SO

Here, we propose a new method to estimate the propagation direction of the
volcanic plume directly from SO

Prediction and monitoring of volcanic events is highly desirable. Besides
conventional methods, like seismicity or deformation measurements, continuous
monitoring of volcanic gas emissions is a still relatively new method for
predicting volcanic eruptions. The four most common changes in volcanic
behaviour preceding an eruption are earthquakes, deformation, thermal
anomalies and an increase in degassing of the volcano. Moreover, not only can an
increase in degassing behaviour be an indicator of an imminent eruption, but so can a change in the composition of the
volcano's degassing (see e.g.

For short-term as well as long-term monitoring of volcanic degassing
behaviour, in situ and remote-sensing techniques have been developed.
While in situ techniques, such as alkaline traps and MultiGAS

The SO

The propagation velocity of the plume and the distance between the plume and
the camera are two important variables used to determine the SO

In any case, an important prerequisite for the determination of absolute trace
gas flux values is the precise knowledge of the distance between the plume and
observing instrument (usually the SO

This distance is usually more difficult to (precisely) determine than it is
generally assumed: while the geographic locations of the volcanic gas source
(i.e. usually the crater) and the position of the instrument are almost
always precisely known, the plume propagation direction (like the plume
velocity) is not. It is advantageous to know the propagation direction of the
plume to achieve a good estimation of the plume distance. This usually
requires additional measurements, which are often hard to make at volcanoes
due to the limited infrastructure. This paper is about the possibility of
determining the plume propagation direction itself from a time series of SO

The trace gas flux

If the volcanic SO

Schematic view on the influence of the inclination of the plume on
the measured variables for the SO

In a first simplified approach for a small FOV angle of a few degrees, the
inclination deviations are negligible (below 10 % change in SO

In contrast to the apparent underestimation of the plume velocity, the
measured column densities

Usually, SO

For FOV angles of the SO

Schematic sketch of the influence of a large FOV angle on the
deviation of the plume length

The plume length deviation equation (Eq.

Mean deviations of the plume extent in the

These calculations cover half of the actual FOV angle of the camera. If the
plume is inclined with the angle

Usually the SO

Combined deviations of the three variables of the flux determination
for the right half of the image of an SO

Figure

Ratio of the real variables to the measured variables of the
velocity (upper panel), plume distance or diameter (middle
panel) and column densities (lower panel) for an SO

Equations (

With

Deviation of the total true flux from the measured flux (with no
inclination assumed) as a function of the FOV angle of the SO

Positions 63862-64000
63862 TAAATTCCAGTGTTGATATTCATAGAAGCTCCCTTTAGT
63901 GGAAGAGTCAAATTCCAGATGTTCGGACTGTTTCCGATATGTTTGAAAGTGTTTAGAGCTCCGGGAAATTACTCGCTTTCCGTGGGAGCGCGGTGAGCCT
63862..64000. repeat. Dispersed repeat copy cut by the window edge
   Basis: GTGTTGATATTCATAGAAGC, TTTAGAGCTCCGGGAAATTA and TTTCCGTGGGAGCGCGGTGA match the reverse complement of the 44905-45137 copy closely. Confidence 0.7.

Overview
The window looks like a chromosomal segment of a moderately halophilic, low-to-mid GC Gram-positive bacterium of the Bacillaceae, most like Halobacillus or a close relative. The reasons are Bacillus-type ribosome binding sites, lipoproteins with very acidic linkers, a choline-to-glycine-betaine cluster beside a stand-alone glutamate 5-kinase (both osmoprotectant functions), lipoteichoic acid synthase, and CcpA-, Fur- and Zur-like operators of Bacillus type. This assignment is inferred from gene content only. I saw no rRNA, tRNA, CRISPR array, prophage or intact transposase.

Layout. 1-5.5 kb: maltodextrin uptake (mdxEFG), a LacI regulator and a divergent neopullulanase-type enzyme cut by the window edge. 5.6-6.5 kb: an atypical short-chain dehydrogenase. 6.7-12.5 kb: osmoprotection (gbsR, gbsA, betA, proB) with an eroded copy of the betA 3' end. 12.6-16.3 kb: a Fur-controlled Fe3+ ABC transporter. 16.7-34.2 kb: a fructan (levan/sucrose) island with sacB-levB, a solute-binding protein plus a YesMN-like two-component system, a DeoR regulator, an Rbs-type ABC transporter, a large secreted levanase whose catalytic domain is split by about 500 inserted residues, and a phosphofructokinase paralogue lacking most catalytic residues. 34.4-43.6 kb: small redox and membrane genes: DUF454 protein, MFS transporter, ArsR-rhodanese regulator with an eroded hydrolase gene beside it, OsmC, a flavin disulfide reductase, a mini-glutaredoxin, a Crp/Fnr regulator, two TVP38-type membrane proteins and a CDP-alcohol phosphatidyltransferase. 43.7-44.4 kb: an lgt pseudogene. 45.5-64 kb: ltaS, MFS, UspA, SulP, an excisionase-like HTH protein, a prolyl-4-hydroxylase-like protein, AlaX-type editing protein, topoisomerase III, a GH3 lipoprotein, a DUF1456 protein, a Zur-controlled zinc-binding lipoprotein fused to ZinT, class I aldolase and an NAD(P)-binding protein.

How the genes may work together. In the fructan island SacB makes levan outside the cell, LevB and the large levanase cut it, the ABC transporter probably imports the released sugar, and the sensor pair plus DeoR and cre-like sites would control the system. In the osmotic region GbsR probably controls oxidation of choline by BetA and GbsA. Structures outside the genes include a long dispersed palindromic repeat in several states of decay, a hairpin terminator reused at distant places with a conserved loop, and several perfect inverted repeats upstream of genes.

Schematic drawing of the shift of the best known distance towards the border of the image array. The equations for the perspective correction can be adapted to the respective position of the best known distance.

We used the considerations developed in Sect.

Map of the geometrical set-up of the measurement data set. The
inclination of the plume is 38

Figure

Deviations of the SO

Mean fluxes of seven different cross sections of the measurement data
set as a function of the angle correction. Each cross section is plotted in a
different colour. The SO

Observation of a wind direction change using the apparent flux
ratios of two different cross sections of the plume which were corrected for
the perspective. Depending on the propagation velocity, it is possible to
determine direction changes on a timescale of minutes. For every
inclination towards the image plane, the ratio of the fluxes is unique. On
this data set, there occurred a direction change after phase A at 12:26 UTC.
The wind direction in phase A was 281

If there are changes in the propagation direction of the plume during
SO

We showed that an inclined plume causes apparent spatial flux gradients in
the SO

While the proposed algorithm is applicable to straight and bent plumes (i.e. plumes where the wind direction changes within the field of view), so far the combined effects of this study and radiative transfer issues have not yet been addressed. Additionally, if several plumes are masking each other, the proposed algorithm may not work.

Recent improvements in the velocity determination of volcanic plumes using
image processing methods like optical flow algorithms can be combined with
the proposed perspective correction method for a robust SO

The raw measurement data (spectra and images, more than 1 GB in size) of the SO

The authors declare that they have no conflict of interest.

We acknowledge the work of Sebastian Illing and Marco Huwe on the SO

Further, the authors thank for the financial support from the DFG project “DFG BO 3611/1-2”.

We acknowledge the financial support of the Deutsche Forschungsgemeinschaft and Ruprecht-Karls-Universität Heidelberg within the funding programme Open Access Publishing. Edited by: T. von Clarmann Reviewed by: three anonymous referees